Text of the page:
But as the saying goes, “the harder you work the luckier you get”. Our team continued to work long and hard on our efforts to create this tool to heighten legal situational awareness, often without pay and on top of other jobs which covered their bills, and eventually secured enough funding to get the first version of ATLAS live.
Getting to that point was a significant milestone which presented new challenges. New feedback from the community at large revealed changes we needed to make, some more involved than others, which were turning off sizable groups of potential users. We listened and acted to address them all.
Over this time our marketing and outreach efforts grew substantially as well. As we further developed the app we continued to tailor our social and legacy media activity to respond to feedback and address trending issues. We saw several posts go viral, reaching tens of thousands of people, and had some very positive discussions with reporters at multiple outlets.
We watched a lot of laws change as well. Halfway through the year over a thousand laws we track had already needed to be updated. As we compile the updates for the end/start of the year that number looks to be equally large starting in January.
A collection of new seat belt laws, changing penalties for underage alcohol possession, updated requirements for carrying firearms, additional taxes, wholesale changes in the legal status of marijuana and more are occurring in almost every state. While some changes are minor, some are major which people in those states need to know about.
It was a challenging year for everyone, but here we are. 2017 is shaping up to be an interesting year full of change, and we’ll be here keeping you informed!
The ATLAS team operates virtually and only a few of us are close enough to each other to meet in person very often. This worked OK in the beginning but as we grow being close enough to collaborate more effectively is increasingly important.
This means moving! Over the last week, we spent a lot of time relocating personnel so we can sit down in groups more often without needing to rely on good internet connections. The better we can work together the better connected we can keep everyone! This will be an ongoing process and we’re happy for our progress.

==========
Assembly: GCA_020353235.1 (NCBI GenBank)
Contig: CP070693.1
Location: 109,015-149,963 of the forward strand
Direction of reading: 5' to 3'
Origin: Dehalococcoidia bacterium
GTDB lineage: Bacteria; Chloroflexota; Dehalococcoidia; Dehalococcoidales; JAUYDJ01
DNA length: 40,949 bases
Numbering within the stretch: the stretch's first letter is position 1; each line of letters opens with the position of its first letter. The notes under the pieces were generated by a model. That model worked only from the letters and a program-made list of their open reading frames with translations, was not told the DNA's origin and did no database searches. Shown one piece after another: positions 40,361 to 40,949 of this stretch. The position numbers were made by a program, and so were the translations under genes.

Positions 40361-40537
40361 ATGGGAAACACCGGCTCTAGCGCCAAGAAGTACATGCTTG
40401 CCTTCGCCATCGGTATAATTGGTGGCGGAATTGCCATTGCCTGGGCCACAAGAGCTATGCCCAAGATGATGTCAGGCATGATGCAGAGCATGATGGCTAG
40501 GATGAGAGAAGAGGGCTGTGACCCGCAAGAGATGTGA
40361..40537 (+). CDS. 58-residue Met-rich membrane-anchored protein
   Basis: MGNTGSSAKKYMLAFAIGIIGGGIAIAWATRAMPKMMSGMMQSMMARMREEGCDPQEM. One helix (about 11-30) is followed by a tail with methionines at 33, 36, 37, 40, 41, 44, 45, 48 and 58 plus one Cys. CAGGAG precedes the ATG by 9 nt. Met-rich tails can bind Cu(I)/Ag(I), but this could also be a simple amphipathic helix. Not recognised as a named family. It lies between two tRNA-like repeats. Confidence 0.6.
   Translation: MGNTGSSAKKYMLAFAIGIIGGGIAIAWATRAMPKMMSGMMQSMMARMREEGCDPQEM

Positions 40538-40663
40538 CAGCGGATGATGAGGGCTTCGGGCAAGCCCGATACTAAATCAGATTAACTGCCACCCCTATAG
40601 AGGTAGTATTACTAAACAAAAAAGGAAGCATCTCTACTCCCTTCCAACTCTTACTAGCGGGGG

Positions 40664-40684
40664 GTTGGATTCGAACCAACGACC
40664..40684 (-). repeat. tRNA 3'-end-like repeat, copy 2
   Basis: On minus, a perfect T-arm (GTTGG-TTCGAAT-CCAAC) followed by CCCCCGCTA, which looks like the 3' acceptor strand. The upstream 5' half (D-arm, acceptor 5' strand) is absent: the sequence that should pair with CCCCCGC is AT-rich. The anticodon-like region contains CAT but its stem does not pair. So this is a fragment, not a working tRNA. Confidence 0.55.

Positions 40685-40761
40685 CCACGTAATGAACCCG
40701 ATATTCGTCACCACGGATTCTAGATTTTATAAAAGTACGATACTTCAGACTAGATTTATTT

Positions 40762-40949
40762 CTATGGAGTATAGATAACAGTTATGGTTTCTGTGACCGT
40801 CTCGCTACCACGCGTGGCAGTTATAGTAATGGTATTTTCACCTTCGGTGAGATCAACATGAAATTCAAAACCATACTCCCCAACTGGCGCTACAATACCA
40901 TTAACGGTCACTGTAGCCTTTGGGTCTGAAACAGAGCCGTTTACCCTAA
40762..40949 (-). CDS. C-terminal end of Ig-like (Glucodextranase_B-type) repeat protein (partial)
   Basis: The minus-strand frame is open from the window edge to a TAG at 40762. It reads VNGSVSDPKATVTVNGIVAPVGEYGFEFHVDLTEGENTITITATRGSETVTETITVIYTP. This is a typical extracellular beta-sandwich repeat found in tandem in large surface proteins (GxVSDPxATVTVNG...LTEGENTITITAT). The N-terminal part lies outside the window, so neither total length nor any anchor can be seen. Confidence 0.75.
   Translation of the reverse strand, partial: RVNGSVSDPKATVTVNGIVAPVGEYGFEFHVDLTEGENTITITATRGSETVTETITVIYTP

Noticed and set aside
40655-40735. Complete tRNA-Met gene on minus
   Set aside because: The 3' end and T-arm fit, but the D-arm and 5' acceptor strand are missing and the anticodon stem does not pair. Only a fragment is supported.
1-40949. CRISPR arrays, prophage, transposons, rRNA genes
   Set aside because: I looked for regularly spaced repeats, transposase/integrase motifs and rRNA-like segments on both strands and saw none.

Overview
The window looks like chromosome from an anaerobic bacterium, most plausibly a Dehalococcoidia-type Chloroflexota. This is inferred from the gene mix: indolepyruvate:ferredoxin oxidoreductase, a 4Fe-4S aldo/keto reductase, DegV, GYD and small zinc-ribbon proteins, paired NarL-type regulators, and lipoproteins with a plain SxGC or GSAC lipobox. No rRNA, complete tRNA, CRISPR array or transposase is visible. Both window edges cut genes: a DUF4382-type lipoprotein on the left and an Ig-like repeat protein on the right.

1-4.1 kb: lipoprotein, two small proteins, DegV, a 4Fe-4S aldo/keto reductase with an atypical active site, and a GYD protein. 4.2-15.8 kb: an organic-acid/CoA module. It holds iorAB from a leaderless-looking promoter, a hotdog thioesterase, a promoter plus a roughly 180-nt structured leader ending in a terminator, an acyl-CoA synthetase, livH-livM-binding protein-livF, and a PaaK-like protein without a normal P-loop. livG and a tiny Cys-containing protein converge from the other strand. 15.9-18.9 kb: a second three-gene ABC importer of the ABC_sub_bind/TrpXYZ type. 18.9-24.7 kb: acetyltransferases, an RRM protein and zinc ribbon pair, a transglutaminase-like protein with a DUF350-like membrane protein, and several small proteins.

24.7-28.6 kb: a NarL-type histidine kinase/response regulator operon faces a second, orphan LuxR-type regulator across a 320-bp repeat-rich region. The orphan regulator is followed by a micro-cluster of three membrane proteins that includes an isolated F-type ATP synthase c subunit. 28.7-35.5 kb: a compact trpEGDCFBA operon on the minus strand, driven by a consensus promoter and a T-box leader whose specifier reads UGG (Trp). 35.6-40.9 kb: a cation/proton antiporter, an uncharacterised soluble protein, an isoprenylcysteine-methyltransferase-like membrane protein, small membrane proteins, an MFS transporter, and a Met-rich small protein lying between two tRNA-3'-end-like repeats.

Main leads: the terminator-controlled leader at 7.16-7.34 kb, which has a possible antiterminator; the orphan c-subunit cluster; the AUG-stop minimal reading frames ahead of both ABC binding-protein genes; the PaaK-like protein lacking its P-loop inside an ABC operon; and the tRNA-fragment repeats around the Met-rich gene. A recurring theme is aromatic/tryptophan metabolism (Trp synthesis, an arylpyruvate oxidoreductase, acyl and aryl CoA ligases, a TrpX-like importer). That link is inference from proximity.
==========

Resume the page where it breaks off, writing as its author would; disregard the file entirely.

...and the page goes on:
New marijuana legalization which became effective last week formed the focus of our outreach efforts. There are more related changes coming with the New Year which we are currently watching.
With a lot of new laws going into effect on January 1 keeping them all straight can be difficult. We’ll be going over them a lot in the coming weeks and unpacking what they mean for each of us individually. There are several regions where a difference of a few feet can mean the difference between committing felonies and being legally in the clear. Make sure you know about any changes that will affect you!
We’ve brainstormed some new marketing campaigns you’ll probably start seeing around the New Year as well.
The iOS version of the app is still expected to be released around February; if you’d like to be a beta tester head to atlasmobile.tech/ios and let us know. We’ll reach out to you when the time comes. Thanks to those of you who have already volunteered to help! Your feedback makes a huge difference and we couldn’t do it without all of you.
New York City even has a ban on aluminum bats at high school baseball games. It’s safe to say that they take an exceptionally protective stance on weapons in the state. If the 2nd amendment weren’t such a high-profile and volatile issue, I’d be inclined to think they’d ban firearms entirely if they could.
Last week was all about outreach. Countless emails and social media messages went out to people who realize how important it is to have ready access to the power that knowledge provides. We spent hours on the phone with reporters and investors who see the potential in what we’re creating. And the response we’ve gotten has been fantastic.